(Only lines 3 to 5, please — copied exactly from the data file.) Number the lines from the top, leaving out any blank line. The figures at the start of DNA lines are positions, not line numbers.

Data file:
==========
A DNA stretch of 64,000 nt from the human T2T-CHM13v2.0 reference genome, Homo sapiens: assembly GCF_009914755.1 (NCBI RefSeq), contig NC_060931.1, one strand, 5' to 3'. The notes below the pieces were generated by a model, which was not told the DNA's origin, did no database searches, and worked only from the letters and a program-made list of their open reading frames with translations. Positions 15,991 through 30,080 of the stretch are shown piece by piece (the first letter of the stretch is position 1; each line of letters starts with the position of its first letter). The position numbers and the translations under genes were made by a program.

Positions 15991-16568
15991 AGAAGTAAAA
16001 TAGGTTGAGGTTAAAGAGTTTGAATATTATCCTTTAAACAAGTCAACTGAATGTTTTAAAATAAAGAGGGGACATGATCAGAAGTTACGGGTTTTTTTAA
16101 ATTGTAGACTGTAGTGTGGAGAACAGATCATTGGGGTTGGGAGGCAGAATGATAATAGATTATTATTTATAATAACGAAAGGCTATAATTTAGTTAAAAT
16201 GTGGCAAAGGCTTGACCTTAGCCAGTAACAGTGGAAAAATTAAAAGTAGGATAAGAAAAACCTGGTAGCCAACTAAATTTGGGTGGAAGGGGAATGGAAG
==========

15991 AGAAGTAAAA
16001 TAGGTTGAGGTTAAAGAGTTTGAATATTATCCTTTAAACAAGTCAACTGAATGTTTTAAAATAAAGAGGGGACATGATCAGAAGTTACGGGTTTTTTTAA
16101 ATTGTAGACTGTAGTGTGGAGAACAGATCATTGGGGTTGGGAGGCAGAATGATAATAGATTATTATTTATAATAACGAAAGGCTATAATTTAGTTAAAAT